The biggest bitch-factor on this pack is going to be the Gossamer Gear Over-the-Top closure system. Rather than the drawstring and roll-top closure that most ultralight packs employ these days (See: Granite Gear Virga or GoLite Jam), this system uses a bit of shock cord to cinch the top closed (only closes about halfway). The whole top is then folded over and secured with CordLoc buckles. I don’t think any gear should be able to fall out, BUT there could be potential for water to work its way in. If you use a pack liner, as I do, this should be a non-issue. I personally don’t love this system, but it’s one of the very few “Cons” about this pack. I’m willing to live with it. I’ll give this closure the benefit of the doubt until I get a little trail experience with it.
All in all, this is a great little pack. It will work well for the ultralight weekend warrior, or even for the SUL long distance hiker. The $140 price point is fair, considering that Gossamer Gear is a lower-volume manufacturer compared to the “big” names (Granite Gear, GoLite, Osprey, etc). My Granite Gear Virga was cheaper, but it also weighs almost three times as much. I got my Murmur on sale for $112, which is pretty fantastic. So, keep an eye out for the occasional sale over at Gossamer Gear. I’ll update this review as I start to put some trail miles on this pack.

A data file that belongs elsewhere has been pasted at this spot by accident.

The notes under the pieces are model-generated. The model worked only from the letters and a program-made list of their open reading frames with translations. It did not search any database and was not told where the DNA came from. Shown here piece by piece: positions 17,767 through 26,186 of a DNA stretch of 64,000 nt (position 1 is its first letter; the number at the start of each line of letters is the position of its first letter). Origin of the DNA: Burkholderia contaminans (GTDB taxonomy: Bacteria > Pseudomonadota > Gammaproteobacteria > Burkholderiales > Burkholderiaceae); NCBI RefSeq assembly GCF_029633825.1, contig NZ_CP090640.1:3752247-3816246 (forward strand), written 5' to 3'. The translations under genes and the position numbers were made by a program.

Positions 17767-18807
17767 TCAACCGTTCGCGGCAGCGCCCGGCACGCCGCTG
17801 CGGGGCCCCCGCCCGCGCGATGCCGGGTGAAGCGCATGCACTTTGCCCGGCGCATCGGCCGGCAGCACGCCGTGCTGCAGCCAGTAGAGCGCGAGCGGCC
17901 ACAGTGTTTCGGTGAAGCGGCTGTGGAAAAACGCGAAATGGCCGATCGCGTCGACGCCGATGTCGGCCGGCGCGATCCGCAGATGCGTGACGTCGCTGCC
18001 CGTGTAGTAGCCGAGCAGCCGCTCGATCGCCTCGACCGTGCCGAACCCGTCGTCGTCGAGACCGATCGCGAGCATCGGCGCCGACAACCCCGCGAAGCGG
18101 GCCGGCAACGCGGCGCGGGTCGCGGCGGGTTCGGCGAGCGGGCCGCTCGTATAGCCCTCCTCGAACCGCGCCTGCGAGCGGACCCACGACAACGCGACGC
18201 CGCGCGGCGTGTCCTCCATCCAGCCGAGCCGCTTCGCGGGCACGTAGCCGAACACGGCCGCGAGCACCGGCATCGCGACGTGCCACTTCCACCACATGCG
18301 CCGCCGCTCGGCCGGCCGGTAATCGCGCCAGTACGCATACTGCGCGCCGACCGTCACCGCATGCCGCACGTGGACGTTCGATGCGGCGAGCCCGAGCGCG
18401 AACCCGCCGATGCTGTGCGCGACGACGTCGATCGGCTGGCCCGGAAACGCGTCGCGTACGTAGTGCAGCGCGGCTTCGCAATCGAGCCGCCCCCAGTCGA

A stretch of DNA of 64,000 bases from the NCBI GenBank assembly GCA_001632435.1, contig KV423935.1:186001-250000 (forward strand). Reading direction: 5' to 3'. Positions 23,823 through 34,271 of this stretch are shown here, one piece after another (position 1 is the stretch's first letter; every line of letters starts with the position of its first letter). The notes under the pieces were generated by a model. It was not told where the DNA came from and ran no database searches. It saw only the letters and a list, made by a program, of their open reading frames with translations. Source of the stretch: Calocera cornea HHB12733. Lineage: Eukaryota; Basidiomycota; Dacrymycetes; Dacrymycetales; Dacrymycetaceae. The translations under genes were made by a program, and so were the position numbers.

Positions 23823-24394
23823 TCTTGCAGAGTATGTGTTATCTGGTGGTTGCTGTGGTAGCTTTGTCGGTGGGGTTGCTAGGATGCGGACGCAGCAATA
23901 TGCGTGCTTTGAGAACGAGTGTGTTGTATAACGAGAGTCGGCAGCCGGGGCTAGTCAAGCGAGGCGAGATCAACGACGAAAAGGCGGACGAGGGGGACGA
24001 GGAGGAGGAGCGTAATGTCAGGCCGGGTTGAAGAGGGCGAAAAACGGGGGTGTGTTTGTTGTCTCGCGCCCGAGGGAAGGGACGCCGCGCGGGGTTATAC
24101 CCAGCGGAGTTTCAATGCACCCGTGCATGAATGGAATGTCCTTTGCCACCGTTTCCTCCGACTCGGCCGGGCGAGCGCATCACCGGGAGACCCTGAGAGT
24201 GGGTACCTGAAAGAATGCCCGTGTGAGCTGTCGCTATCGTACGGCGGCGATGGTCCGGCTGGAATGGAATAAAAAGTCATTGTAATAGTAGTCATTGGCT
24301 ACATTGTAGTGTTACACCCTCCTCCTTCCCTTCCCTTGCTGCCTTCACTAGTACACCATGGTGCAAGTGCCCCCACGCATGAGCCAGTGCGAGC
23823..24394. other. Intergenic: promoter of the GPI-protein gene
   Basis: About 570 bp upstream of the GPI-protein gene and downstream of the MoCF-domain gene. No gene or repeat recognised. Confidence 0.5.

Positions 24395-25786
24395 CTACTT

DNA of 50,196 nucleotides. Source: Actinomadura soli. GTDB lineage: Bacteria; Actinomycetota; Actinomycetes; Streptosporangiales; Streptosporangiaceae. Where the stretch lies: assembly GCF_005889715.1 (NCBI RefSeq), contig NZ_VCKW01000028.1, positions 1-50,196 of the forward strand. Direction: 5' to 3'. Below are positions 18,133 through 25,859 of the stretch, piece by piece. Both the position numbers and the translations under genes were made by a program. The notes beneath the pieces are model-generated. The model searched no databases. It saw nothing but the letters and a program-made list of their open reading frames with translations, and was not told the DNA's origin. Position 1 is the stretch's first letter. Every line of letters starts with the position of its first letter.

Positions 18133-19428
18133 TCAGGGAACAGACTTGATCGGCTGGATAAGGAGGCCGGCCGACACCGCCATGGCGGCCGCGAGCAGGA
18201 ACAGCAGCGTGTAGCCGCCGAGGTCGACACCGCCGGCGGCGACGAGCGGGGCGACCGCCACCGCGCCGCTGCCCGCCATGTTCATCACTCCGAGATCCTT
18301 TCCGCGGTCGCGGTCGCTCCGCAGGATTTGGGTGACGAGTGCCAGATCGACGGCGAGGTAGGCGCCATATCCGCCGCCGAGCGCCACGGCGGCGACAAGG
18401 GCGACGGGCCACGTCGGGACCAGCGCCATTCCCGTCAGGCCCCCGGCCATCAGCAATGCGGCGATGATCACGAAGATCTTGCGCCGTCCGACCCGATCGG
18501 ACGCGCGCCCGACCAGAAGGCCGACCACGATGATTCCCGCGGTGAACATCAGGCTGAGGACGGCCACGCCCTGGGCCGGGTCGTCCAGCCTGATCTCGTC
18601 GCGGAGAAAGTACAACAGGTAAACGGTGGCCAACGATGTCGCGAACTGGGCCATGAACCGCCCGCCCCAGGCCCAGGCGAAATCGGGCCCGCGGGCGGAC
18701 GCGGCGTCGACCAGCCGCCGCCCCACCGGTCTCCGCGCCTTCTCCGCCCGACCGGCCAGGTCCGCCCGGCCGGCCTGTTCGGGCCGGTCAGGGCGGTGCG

I carried this pack for a 14 mile day hike on Friday, and I was satisfied overall. I was carrying a heavier than normal load (10lbs 6oz Base weight + 3 days of food and fuel + 2L water) of 17lbs, which is 2lbs heavier than Gossamer Gear’s recommended load of 15lbs. The pack felt great until mile 12, and then it started to hurt my shoulders a bit. That’s acceptable to me, since I was technically overloaded. I have a few minor complaints. The hip belt, shoulder strap, and sternum strap webbing all slipped in the buckles, which required periodic re-tightening (Not a big deal). All-in-all, I’m happy so far! I’ll report back when I get a chance to carry it overnight.
I took my Murmur out for a 1-nighter (18 wet and cold miles on the AT), and it performed admirably. Everything inside the main compartment stayed mostly dry, including the things that weren’t in liners or dry bags! I am now officially sold on the Over-The-Top closure. It makes accessing the pack quick and easy, and it kept my load compressed and secure. My Exped Synmat UL7 does fit in the Murmur’s pad sleeve, if folded properly. It actually provided great padding, even deflated. Getting 1L Platypus bottles in-and-out of the water bottle pockets was a bit tricky on the fly. I might end up switching them out for Smartwater or Gatorade bottles when I use this pack in the future. Once again, I was slightly above the 15lb suggested load (15lbs, 9.5oz including consumables). I must report some shoulder and back discomfort at the end of the 2nd day. I think I might have to limit this pack to use in late spring-early fall, when my base weights are lower. All in all, I still think this is a solid pack. I just need to adjust my system, so that I can use it to its full potential.
I carried my Murmur a few weeks ago on a 3-Day/42-mile hike. My base pack weight was right around 7.5 pounds, with a total pack weight around 15.5lbs. It seems that I’ve finally found a combination of gear, which allows me to use this pack within its intended load rating, and it was a whole new world. The Murmur is definitely going to stay in my starting line-up!
*I bought this pack with my own money. Gossamer Gear didn’t ask me to review the pack for them, so I was able to stay unbiased.